[clug] [OT] Open Source model needed for Academic Publishing?
sjenkin at canb.auug.org.au
Thu Sep 1 20:02:56 MDT 2011
I think I've found some solid support for the view that Computing
stopped around the mid-1990's.
"This timeline explores the history of computing from 1939 to 1994."
Not a joke!
"The mission of the Computer History Museum is to preserve and present
for posterity the artefacts and stories of the information age."
For extra credit, and an interesting Scroll Down Memory Lane,
they've a hall of Fellows... Names link to Bios.
Ken is there, Bill Joy too. The Woz but no Jobs. Five from 1943.
Surprise! Linus is Mr 2008. Almost Haiku :-(
steve jenkin wrote on 1/09/11 4:34 PM:
> Jason wrote on 1/09/11 4:17 PM:
>> Actaully it seems not very much has happend since then. look at
>> 1990 - Haskell
>> 1991 - Python
>> 1991 - Visual Basic
>> 1993 - Ruby
>> 1993 - Lua
>> 1994 - CLOS (part of ANSI Common Lisp)
>> 1995 - Java
>> 1995 - Delphi (Object Pascal)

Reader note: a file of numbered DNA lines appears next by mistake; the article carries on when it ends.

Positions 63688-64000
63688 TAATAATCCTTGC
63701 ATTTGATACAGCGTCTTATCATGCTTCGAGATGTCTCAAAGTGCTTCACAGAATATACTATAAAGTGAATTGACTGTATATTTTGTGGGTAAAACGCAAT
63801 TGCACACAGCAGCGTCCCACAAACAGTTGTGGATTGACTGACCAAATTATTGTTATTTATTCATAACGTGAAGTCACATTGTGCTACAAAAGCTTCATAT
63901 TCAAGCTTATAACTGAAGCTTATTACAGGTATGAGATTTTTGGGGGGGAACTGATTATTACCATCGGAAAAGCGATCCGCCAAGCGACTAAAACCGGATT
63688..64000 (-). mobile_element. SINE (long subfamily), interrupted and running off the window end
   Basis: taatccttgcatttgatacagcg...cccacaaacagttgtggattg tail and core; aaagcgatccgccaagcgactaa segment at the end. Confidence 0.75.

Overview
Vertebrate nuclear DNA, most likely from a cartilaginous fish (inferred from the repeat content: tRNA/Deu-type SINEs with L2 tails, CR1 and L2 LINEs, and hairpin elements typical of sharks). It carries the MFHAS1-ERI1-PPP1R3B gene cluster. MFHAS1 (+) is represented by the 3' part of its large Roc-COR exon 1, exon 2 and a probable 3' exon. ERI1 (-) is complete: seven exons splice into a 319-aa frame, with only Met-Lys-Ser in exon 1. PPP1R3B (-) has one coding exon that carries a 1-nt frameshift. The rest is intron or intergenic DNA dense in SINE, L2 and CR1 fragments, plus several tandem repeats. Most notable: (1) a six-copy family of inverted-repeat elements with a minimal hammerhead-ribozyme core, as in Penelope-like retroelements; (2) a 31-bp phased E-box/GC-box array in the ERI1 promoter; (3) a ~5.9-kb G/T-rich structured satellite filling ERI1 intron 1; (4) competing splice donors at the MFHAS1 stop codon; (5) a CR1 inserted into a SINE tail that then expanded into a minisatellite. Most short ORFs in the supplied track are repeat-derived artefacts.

>> 1995 - PHP
>> 1997 - Rebol
>> 1999 - D
>> 2001 - C#
>> 2001 - Visual Basic .NET
>> 2002 - F#
>> 2003 - Groovy
>> 2003 - Scala
>> 2003 - Factor
>> 2006 - Windows Power Shell
>> 2007 - Clojure
>> 2009 - Go
>> I find the first list far more used in everyday solutions then the
>> second, is this a get off my lawn thing or have programming designers
>> gotten boring?
>> I have used 7 out of 10 in the first list and 1 out of ten in the second
>> so it could just be I have settled into my ways already.
Steve Jenkin, Info Tech, Systems and Design Specialist.
0412 786 915 (+61 412 786 915)
PO Box 48, Kippax ACT 2615, AUSTRALIA
sjenkin at canb.auug.org.au http://members.tip.net.au/~sjenkin
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